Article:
Today, I used Anita Sarkeesian's "Women as Background Decoration" in class. The pupils are 10th graders, which in Germany means they're about 16 to 17 years old. The class is small, consisting of ten boys and one girl. Much testosterone to fly around, I can tell you. Since I know that all of the ten boys are playing video games, asking them whether they heard of #Gamergate, I expected some positive answers. In fact, two people had heard of it, and two others joined in once they understood what I meant. The term itself was new to them. We watched the aforementioned video together, with me pausing several times to explain some of the heavier vocabulary, but refraining from taking sides. During watching, they constantly shouted out their disapproval, citing that men get beaten and killed in these games, too, and that it's just "normal", and that if Sarkeesian didn't like it she should stop playing. Two pupils grew a bit more thoughtful after a while, pondering the arguments, but didn't get on Sarkeesian's side. All pupils stated how dismayed they were at the fact that Sarkeesian countered all their own arguments in advance, calling it unfair.
After the movie was over, we discussed about it. All of the pupils except the girl, which is not gaming and was bored by the whole affair, were very engaged and wanted to talk about it. The interesting thing is that, as I have witnessed many times before, they simply didn't listen. Sarkeesian's arguments were lost on them; they were instead heavily drawing on the aspect of her supposed denounciation of violence in video games or the fact that women were represented in sexual ways at all, both of which are claims Sarkeesian doesn't make. The point most sticking out to me, however, was how quickly the pupils referred to the usual debate about violence in games, equated it with Sarkeesian's criticism and drew the conclusion that her aims are the same as the ones of the culture pessimists that would like to ban all these video games altogether without ever having played them.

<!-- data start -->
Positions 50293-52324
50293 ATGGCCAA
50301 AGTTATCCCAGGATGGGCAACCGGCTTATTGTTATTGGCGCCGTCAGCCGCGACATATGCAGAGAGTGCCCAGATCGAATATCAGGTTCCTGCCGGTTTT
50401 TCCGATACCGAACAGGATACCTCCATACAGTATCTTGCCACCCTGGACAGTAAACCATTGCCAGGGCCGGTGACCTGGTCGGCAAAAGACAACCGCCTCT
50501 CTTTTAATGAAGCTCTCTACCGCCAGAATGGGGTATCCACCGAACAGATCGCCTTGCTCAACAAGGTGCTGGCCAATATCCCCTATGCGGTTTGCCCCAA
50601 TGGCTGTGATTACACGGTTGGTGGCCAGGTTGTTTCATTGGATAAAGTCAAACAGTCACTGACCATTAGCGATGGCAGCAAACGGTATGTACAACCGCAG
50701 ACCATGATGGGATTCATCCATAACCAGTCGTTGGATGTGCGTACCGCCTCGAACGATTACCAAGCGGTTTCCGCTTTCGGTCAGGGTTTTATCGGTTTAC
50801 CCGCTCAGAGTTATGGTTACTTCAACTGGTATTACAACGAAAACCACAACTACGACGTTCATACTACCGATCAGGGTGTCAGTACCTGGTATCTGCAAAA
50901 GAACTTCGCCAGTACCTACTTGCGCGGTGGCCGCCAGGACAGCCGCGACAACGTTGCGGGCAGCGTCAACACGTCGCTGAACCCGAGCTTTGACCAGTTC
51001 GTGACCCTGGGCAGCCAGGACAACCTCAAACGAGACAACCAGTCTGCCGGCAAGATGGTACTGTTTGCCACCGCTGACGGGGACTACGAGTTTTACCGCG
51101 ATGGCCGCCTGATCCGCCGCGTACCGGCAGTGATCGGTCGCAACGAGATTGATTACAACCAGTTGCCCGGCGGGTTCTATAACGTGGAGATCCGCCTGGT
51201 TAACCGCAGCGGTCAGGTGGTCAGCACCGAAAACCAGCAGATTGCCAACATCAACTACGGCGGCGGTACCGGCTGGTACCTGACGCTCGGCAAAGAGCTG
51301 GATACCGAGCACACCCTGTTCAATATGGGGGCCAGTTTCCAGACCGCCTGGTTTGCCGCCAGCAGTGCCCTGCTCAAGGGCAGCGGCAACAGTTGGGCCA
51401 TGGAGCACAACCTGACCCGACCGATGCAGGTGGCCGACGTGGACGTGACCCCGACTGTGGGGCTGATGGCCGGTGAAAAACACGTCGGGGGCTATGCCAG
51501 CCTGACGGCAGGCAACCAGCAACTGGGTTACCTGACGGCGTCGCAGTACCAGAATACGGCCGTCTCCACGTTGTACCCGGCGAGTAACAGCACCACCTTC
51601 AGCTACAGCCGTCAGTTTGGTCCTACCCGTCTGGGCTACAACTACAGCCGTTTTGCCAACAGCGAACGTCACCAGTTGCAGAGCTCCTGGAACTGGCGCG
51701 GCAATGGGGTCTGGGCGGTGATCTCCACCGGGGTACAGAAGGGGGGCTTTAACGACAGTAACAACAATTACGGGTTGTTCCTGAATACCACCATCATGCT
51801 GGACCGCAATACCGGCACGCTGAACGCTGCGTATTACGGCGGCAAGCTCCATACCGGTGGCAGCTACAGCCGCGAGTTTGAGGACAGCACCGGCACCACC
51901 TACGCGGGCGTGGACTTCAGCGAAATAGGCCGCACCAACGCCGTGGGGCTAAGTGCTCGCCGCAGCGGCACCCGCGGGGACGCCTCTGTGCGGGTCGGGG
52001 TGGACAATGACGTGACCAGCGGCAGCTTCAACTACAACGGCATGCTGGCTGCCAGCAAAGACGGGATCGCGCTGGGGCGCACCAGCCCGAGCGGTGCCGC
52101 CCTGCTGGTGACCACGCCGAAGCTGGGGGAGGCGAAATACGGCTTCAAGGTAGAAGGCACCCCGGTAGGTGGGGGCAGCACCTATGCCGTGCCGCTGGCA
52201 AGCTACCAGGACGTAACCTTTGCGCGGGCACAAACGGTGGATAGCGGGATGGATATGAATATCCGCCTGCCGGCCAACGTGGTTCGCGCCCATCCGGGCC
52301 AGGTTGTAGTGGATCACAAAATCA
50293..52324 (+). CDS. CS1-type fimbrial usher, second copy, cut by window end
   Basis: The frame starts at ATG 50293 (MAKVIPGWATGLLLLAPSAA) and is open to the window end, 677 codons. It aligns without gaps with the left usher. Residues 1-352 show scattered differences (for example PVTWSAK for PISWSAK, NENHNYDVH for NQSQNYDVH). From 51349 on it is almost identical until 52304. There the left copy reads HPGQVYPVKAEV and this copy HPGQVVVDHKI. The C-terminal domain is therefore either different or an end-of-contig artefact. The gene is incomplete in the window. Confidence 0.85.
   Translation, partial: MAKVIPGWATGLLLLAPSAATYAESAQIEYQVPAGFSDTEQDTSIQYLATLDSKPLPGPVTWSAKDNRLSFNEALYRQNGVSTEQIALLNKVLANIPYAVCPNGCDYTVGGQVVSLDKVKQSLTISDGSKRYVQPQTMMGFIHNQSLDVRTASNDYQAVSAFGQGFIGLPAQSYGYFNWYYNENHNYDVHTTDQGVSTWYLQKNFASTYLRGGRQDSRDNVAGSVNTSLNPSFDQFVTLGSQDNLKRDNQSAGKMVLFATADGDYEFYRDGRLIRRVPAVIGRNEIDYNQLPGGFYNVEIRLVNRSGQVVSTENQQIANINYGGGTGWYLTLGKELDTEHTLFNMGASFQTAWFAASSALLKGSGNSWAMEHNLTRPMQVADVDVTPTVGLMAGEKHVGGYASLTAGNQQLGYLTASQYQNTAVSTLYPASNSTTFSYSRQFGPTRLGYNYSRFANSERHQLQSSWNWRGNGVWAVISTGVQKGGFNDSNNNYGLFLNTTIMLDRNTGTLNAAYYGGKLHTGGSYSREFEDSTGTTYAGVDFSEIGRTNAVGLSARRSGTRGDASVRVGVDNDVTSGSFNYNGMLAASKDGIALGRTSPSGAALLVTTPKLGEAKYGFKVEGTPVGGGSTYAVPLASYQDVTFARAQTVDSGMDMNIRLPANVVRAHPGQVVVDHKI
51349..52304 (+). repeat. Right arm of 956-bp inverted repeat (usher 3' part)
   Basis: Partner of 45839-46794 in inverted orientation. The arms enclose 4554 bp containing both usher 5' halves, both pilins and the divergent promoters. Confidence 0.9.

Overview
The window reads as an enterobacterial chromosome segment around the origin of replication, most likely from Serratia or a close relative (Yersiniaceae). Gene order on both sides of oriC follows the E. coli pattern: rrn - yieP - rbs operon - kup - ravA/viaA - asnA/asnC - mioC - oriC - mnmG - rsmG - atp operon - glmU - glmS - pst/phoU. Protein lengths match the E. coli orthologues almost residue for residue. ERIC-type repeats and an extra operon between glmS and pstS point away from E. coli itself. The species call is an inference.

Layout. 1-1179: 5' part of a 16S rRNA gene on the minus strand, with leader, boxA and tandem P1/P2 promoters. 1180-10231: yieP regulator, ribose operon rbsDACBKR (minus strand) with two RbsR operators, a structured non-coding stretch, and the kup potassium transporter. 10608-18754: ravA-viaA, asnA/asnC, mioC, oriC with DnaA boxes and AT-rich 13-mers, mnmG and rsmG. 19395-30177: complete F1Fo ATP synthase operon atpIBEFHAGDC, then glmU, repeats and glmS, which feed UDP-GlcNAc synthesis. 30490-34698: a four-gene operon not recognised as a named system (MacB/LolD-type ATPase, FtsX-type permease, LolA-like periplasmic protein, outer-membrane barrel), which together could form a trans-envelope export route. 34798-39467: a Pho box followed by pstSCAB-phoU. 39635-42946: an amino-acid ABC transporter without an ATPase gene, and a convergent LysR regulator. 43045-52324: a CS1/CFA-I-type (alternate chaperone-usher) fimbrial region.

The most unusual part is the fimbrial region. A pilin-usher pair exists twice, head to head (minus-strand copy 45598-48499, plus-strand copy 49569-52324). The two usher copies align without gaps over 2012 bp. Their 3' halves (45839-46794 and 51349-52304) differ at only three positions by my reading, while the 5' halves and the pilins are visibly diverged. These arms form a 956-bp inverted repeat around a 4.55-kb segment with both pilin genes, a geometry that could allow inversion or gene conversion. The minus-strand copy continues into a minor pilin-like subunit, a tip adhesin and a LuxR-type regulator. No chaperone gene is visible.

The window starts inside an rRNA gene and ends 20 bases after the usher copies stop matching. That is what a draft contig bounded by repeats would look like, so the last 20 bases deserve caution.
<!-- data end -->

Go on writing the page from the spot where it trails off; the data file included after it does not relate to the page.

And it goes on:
This is the most important point I want to add to the debate. The previous two decades of constant agitation against "violent" video games from people without any intimate knowledge of the topic and often radical agendas with their calls for complete banishment of these games has thoroughly poisoned the well for any kind of meaningful criticism on game mechanics and narratives. I used the better part of an hour only to explain to the pupils what Sarkeesian had said, something that wouldn't be necessary had they paid proper attention in the first place. However, as soon as someone is starting to criticize GTA, Assassin's Creed or Call of Duty, they're going into a kind of defensive stance, totally deflecting anything that comes at them. This points to a long internalized defensive stance against the onslaught of criticism at their favorite hobbies from people trying to take it away from them, be it parents, teachers or the media.
After this fear was finally put to rest, we could start to seriously talk about Sarkeesian's arguments. However, at that point, virtually no time was left. A lesson takes 90 minutes in Germany. Sarkeesian's video (and the previous setup) had taken a good 50 minutes out of it, and nearly all of the rest was spent debunking what they thought she had said but actually hadn't. If there is one fault that Sarkeesian herself is guilty of in this process I have watched several times by now it's her degrading visuals of depicting the average gamer. While the footage originates in GTA, it is still an unhappy choice as it makes her vulnerable to claims that she hates and derides gamer culture, unnecessarily opening a flank and promoting the behavior I witnessed in my students. My wife, by the way, criticized the same thing when I showed her the videos, and she's not a gamer at all. I'm interested to see whether we'll continue the discussion, which will depend on the mood of the pupils next week. It'll be interesting to see whether or not they're still enraged then.